As we have already mentioned in Historic restaurants and In the hidden jewels of the Raval, Barcelona is full of bars and restaurants that seem frozen in time. Here are some suggestions in case you feel like getting away from the present and landing in the past, even if it’s just for a short time.
It's no coincidence that Poble-sec has been given different names and nicknames in recent years. It could be said that it is one of Barcelona's most laid-back neighbourhoods so it's no surprise that the city's hipster set are making a beeline to live here. This authentic Barcelona neighbourhood was known as "little Paris" in the 1940s when it was a hotbed of fun and its cabarets, theatres, concert halls and bars were at the height of their popularity.
If you start to hear fire crackers going off and see bonfires blazing on the night of 23rd June, don't worry; you're about to discover the most magical night of the year.
If anything defines Catalonia, it's its vineyards which not only shape its landscape but the very essence of its nature, traditions and historic legacy. Just a short distance from Barcelona, 30 minutes by road, you can immerse yourself in the counties of Alt Penedès, Anoia, Baix Llobregat, Baix Penedès and Garraf, which make up the Penedès region, which is famed around the world for its wines and cavas.
When we travel, we want to connect with new destinations without having to disconnect from our familiar surroundings. Luckily for us, in the second decade of the 21st century, few of us leave home without our smartphone or tablet: travelling companions that mean we never feel truly alone. The problem is that we may not be able to find a network we can connect to… but this is something you won't have to worry about in Barcelona.
On Sunday in Barcelona most ticket-office staff seem to have part of the day off, so you won't have to buy tickets for most main museums. The only thing to remember is this rule only applies after 3pm or all day on the first Sunday in the month. That's right! You can enjoy the top museums without paying a penny… surely one of the best deals in town.
Making cocktails can be compared to symphony music because you have to be very precise if you want the mixture to attain the perfect harmony. You can't just mix for the sake of mixing; you have to mix with mathematical rigour and in-depth knowledge. If you want to visit some of the city's shrines to cocktails, keep on reading, sit at the bar and watch how the cocktail waiters in their uniforms perform magic in their laboratories.
The Barcelona moon bears witness to thousands of magical nights. Although, if you asked it about La Nit dels Museus (Museum Night), it would say that it casts its own peculiar spell, and has a special magnetism that is hard to explain, making it into a night that nobody, whatever their age, should miss.
In five short years, this curious invention, known as gin and tonic has conquered Barcelona's bars; so much so that bottles of gin fill their display cabinets and shelves. Their origins and blends are as varied as the combinations you'll find at the thousands of bars that specialise in serving them.
The city streets are an extension of the lives of its inhabitants; they are part of their homes, their way of sharing and living together in what is, in short, their home or everyone's home. If we walk through Barcelona, we'll see that every street has its own unique story to tell.
The Eixample isn't just a modernista site; it's a neighbourhood with a rich and varied culinary offering. If there was one thing the moneyed-classes of the time knew how to do, it was to eat well. That's why, in addition to its artistic heritage, the Eixample maintains its culinary standards as one of the signs of its identity.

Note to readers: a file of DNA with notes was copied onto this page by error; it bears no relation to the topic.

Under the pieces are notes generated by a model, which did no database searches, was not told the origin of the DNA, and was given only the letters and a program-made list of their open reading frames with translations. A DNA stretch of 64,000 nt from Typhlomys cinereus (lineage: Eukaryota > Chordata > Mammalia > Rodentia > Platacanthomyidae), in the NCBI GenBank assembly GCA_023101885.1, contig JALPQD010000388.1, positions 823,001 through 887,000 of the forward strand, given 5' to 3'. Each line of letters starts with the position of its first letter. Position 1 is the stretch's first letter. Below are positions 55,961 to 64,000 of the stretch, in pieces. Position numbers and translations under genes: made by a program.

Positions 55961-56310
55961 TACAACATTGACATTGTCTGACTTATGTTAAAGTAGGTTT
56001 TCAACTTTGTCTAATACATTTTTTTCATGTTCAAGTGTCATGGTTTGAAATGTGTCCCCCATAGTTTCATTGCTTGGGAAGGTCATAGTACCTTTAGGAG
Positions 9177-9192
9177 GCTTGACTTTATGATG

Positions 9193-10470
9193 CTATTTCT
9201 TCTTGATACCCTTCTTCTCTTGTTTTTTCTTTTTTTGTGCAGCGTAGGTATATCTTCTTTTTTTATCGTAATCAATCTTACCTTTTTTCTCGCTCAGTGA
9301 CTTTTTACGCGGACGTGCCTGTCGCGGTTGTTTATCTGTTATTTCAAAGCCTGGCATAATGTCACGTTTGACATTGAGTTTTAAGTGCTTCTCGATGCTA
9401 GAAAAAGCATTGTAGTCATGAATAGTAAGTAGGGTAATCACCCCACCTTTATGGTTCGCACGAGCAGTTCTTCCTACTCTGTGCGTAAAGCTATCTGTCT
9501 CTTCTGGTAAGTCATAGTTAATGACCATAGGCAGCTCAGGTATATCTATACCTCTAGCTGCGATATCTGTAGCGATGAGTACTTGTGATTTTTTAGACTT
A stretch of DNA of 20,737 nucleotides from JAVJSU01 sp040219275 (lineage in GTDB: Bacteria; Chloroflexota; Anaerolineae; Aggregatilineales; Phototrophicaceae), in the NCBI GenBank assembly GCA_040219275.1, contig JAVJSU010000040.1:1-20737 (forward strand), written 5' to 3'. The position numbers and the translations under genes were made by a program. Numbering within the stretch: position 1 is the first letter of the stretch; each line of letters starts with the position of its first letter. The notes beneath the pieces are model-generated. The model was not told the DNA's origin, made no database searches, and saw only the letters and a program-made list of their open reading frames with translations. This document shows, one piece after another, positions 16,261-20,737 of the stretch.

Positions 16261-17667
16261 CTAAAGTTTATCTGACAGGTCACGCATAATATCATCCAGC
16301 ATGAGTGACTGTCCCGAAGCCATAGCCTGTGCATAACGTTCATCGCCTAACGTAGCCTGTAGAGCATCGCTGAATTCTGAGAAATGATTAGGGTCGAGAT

The verb "to sleep" is important in our everyday lives, but it is even more important when we're travelling as a family. After exploring the streets, rest is vital if you want to go back the following day with your batteries recharged to continue to discover everything a great city like Barcelona has to offer. That's why we suggest three different types of accommodation, and an example of each, which are perfect for you and your family to relax and have a rest.
The autumn, oh so lovely. Transformation abounds…everywhere you look in the Val d'Aran there is change. Summer has come to a close and the mountains of this majestic central Pyrenees destination have quickly become a living museum for those fortunate enough to ponder them. Their hues of green, yellow, orange, red and rusty brown compare to the finest of paintings.
Barcelona is the city of contrasts. It is not big in comparison with different capital city, but very dynamic and international, calm but also very active. It has everything: beautiful architecture, cultural events, sea and finally I saw mountains with snow near Barcelona and decided that this is the best city in the world!
The Catalan Pyrenees are just two to four hours away from the cosmopolitan city of Barcelona. Their snow-clad picture-postcard landscape is a haven for lovers of snowboarding, Alpine and Nordic skiing, night skiing, snowshoeing, dog sleds, horse-drawn sleighs, snowmobiles, heliskis… or, in a nutshell, snow addicts!
There's one day every year when travellers and visitors to Barcelona feel like they're on another planet. This is a day when Barcelona is suffused with a different atmosphere and it seems that everybody heads to the streets. So if you're planning on coming to Barcelona and your visit coincides with 23rd April, you're in luck! You'll experience the city on what is arguably the Barcelonians' most cherished day.
In summer, in June and September, Barcelona's former villages host their neighbourhood festivals. They are the perfect excuse to visit the city and lose yourself in its districts that are dressed up to the nines. The Sants Festival keeps alive the spirit of a major festival that used to be held in honour of Saint Bartholomew, the patron saint of the former village of Sants.